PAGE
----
Key wants banks to pass on OCR cuts; suggests bailout fund not needed

Key wants banks to pass on OCR cuts; suggests bailout fund not needed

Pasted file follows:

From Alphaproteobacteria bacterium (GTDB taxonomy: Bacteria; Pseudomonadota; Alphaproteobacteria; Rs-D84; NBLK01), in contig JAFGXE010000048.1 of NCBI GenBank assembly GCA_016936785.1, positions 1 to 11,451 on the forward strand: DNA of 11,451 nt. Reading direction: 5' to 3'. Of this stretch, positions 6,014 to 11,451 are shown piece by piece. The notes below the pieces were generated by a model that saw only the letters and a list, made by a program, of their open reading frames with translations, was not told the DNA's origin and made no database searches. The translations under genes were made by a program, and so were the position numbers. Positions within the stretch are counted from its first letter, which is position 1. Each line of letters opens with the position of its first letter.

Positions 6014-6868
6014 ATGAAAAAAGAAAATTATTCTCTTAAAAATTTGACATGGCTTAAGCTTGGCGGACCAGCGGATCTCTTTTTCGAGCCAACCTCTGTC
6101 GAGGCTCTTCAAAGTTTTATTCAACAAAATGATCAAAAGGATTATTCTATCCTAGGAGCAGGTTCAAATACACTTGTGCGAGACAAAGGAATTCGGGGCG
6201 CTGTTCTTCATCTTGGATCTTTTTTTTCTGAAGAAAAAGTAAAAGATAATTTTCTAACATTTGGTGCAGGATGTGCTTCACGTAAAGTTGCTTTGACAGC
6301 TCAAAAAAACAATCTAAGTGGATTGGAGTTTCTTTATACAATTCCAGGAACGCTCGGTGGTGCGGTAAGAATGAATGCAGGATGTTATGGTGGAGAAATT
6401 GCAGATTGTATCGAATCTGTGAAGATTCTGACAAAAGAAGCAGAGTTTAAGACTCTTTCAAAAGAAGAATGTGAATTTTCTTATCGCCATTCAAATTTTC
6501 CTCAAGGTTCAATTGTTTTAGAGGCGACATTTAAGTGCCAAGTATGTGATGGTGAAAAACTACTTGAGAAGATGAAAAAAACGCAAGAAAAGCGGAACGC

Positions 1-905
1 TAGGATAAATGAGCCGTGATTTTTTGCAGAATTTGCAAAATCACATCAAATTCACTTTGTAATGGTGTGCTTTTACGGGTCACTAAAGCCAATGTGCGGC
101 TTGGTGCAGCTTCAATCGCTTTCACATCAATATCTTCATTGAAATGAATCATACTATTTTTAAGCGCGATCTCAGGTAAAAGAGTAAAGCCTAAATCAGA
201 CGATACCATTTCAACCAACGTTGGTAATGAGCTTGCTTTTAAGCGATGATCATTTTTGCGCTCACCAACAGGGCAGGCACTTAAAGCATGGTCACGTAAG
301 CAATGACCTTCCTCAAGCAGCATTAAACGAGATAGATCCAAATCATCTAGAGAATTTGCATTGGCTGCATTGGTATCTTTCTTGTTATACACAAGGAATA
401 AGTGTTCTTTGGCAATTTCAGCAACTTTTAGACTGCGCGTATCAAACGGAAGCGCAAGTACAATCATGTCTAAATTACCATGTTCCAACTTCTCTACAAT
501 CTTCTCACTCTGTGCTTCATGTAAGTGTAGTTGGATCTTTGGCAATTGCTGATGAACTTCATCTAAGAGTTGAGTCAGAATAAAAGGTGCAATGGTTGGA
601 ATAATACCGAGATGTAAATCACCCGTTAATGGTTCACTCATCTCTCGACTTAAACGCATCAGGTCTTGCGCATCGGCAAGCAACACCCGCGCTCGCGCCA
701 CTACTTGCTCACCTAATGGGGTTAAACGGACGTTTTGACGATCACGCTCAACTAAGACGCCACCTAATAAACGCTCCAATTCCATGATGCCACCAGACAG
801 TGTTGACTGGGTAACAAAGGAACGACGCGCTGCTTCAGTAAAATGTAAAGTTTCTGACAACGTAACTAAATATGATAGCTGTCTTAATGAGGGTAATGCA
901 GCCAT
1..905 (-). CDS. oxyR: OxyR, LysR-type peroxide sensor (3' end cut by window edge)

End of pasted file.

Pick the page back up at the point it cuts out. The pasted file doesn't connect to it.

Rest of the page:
New Zealand Prime Minister John Key has called on banks to pass on as much of the cuts in the Official Cash Rate as they can and appears to have ruled out any New Zealand version of Australia's A$4 billion emergency loan fund for property developments. Asked if New Zealand needed such a fund to replace any foreign lenders who might leave, Key said at his weekly post-cabinet press conference on Monday that New Zealand borrowers were not so exposed. "I suspect our position is a little bit different. Our foreign banks are the Australian banks. We don't have a huge amount of construction being underwritten by non-Australian foreign banks here in New Zealand. We have some, but it's a much smaller component," Key said. Asked if banks were passing on cuts in the OCR fast enough, he said: "We saw some positive signs about a week to 10 days ago. I suspect that was in anticipation of Alan Bollard acting this week. We are starting to see that move, but obviously we would encourage the banks as much as they possibly can to pass through interest rate cuts that have occurred or may occur in the future. They are the lubricant that allows the economy to keep operating." Key said it was likely the RBNZ would cut the OCR, but that the RBNZ remained independent. "Given every economist on the planet has predicted that is going to occur, I imagine it will," Key said. Asked if Federated Farmers was right to criticise banks for not passing on OCR cuts as fast as possible, Key said: "It's not just Federated Farmers. There are quite a number in the business community that feel that they haven't necessarily received that benefit fast enough. In fairness to the banks, the OCR is not where they are effectively borrowing money at. They are largely being sourced from offshore and that premium is high. Anything that the banks can do to pass through those cost savings will be appreciated and will help the economy." * This article was first published in our daily subscription newsletter for the banking and finance industries. The email costs NZ$365 per annum and carries exclusive news and analysis for New Zealand banking and finance industry executives, regulators and investors. Sign up for a free trial here.  

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